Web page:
Horse-trading and trench warfare

30th November 2007, Comments 0 comments

"I am in politics, not in the business of horse-trading", said Labour Finance Minister Wouter Bos, after agreeing to let the richest Dutch keep their tax break for pensions. Lousewies van der Laan takes this as another sign of things that will not happen.

Labour Finance Minister
Wouter Bos

"I am in politics, not in the business of horse-trading", said Labour Finance Minister Wouter Bos, after agreeing to let the richest Dutch keep their tax break for pensions. The fact that coalition partner CDA had just agreed to Labour's demand to freeze plans to make it easier to fire people, was a mere coincidence.

Naturally, no one believed him and Bos made matters worse by coming up with that "horse-trading" line. Defining what you are not is of course a classic mistake in political framing, right up there with Richard Nixon's "I am not a crook". Ever since Bos introduced the word "horse-trading" (cow-trading in Dutch) into the debate, it has been in all the headlines and repeated over and over by the opposition. No matter what else Bos has been trying to say, it is the horse traders label that sticks.

Mostly it sticks because it confirms what we have suspected about this cabinet. It is becoming clear that the coalition deal is to avoid trouble because neither party can afford an election right now. This means that either party can veto the other's proposals. Behind the scenes deals are made along the lines of "if you take your idea of the table, we'll do the same with ours".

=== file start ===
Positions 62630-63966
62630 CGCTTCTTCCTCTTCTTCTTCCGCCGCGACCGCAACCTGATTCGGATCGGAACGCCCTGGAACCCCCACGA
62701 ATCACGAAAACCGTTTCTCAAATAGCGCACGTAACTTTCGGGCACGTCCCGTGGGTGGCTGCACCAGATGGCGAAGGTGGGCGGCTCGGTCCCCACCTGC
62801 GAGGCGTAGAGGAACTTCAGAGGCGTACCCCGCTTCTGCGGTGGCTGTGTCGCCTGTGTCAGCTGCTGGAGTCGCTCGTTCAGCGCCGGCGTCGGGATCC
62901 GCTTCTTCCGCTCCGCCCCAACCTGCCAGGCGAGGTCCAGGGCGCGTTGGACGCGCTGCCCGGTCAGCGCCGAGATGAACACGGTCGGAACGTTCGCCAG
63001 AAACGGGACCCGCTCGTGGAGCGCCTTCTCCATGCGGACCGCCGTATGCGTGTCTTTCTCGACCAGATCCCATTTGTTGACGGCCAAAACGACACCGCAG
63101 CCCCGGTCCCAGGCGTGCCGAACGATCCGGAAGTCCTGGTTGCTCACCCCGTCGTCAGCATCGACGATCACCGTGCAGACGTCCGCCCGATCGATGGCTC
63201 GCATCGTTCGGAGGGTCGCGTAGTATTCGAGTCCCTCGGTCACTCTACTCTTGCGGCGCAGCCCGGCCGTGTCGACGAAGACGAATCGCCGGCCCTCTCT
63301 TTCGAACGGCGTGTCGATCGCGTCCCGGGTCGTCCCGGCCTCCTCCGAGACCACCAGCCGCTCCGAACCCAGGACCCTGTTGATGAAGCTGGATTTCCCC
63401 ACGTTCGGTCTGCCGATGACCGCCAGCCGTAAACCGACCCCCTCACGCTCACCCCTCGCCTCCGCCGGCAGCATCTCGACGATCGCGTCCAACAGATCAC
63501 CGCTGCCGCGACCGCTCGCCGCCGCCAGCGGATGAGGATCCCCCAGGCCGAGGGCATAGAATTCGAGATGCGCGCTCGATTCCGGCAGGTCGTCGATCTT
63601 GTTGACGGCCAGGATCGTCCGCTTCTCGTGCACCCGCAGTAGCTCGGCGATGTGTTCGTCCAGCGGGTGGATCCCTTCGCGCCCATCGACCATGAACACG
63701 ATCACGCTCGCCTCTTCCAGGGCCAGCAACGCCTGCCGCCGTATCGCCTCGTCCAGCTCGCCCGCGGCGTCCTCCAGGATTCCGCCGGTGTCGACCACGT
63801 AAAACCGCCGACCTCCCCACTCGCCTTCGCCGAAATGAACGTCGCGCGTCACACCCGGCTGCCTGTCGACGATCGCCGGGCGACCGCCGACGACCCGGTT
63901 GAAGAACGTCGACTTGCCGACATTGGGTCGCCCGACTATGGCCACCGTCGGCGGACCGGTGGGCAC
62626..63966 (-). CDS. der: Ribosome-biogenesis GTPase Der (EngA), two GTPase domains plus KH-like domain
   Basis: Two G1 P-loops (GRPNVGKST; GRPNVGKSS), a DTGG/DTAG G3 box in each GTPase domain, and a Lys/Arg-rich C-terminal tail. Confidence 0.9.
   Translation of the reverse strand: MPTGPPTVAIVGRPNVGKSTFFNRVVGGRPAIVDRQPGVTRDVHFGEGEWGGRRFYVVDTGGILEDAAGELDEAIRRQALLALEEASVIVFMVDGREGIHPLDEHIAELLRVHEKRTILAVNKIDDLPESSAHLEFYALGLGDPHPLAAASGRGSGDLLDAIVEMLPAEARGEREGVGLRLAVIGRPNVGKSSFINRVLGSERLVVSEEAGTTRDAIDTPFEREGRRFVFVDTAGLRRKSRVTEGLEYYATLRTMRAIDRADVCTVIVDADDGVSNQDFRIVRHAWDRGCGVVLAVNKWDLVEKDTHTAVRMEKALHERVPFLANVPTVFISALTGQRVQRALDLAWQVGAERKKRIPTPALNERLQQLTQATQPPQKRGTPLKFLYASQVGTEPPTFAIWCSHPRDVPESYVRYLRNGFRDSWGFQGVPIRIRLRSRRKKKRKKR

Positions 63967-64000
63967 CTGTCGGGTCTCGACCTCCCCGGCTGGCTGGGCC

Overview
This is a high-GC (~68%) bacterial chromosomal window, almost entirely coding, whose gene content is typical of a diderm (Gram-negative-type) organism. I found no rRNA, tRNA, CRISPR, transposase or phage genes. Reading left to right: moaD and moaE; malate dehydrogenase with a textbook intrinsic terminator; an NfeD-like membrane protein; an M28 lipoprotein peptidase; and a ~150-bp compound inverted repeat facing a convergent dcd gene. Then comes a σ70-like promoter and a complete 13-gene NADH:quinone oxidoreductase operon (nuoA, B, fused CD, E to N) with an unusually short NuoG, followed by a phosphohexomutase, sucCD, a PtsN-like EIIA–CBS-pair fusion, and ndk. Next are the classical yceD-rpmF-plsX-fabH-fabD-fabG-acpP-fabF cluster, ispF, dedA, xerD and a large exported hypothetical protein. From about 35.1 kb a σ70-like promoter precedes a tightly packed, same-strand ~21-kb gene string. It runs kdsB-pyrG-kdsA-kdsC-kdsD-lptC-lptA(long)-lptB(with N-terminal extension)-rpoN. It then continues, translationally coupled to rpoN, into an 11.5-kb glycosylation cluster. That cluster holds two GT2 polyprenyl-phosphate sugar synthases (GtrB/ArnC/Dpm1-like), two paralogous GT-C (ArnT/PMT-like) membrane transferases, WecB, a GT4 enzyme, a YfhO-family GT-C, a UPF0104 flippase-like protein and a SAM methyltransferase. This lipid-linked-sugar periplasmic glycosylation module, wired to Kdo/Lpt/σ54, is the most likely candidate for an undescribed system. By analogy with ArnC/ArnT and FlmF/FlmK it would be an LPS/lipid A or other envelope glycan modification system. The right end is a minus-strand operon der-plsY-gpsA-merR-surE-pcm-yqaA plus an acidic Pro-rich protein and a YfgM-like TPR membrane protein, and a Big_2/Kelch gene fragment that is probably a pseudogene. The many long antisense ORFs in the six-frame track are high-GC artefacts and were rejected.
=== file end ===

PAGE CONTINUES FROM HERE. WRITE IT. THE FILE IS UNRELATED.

The result has been a wide collection of things that will NOT happen: there will be no enquiry into Netherlands participation in the Iraq war; there will be no referendum on Europe, there will be no reform of firing laws and there will be no cutting back tax breaks for the rich. Though it ignores the reality of the changing world, is does not need to be a negative strategy from a political point of view. Especially for a cabinet with three conservative (in the sense of opposed to change) parties. But then they should learn to contain their mutual irritation and stop leaking their frustration to the press.

A colleague commented that Prime Minister Balkenende was "taking care of the shop". He meant it as a compliment. My feeling is that we can't afford to just manage the shop right now, when the rest of the world is racing by at breath-taking speeds: the climate is in distress, China and India are taking over economically, our population is greying and there are waiting lists for schools and hospitals in our country. I want a visionary Prime Minister who'll take us forward, not lean back and take care of the store.  And I want a non-partisan PM who will intervene when the two coalition partners squabble, not someone who'll always choose his own party's side.

For the time being it seems we are stuck with a deadlocked cabinet, agreeing above all not to do anything controversial. History buffs will see a parallel with the First World War. Both sides were down in their trenches, taking occasional pot-shots at each other. Sometimes there was a bit of movement forward or back, but at the end of four bitter, embattled years little had been accomplished. And much was lost. Let's hope these are just the growing pains of a new coalition, because we really cannot afford a second year of stagnation.

1 December 2007

Lousewies van der Laan is a former MP and MEP for the liberal party D66. She writes a fortnightly column for the expat community in Holland to help you enter into current Dutch debates. If you have comments or would like to propose topics to understand Dutch politics better: please write to

[Copyright Expatica 2007]


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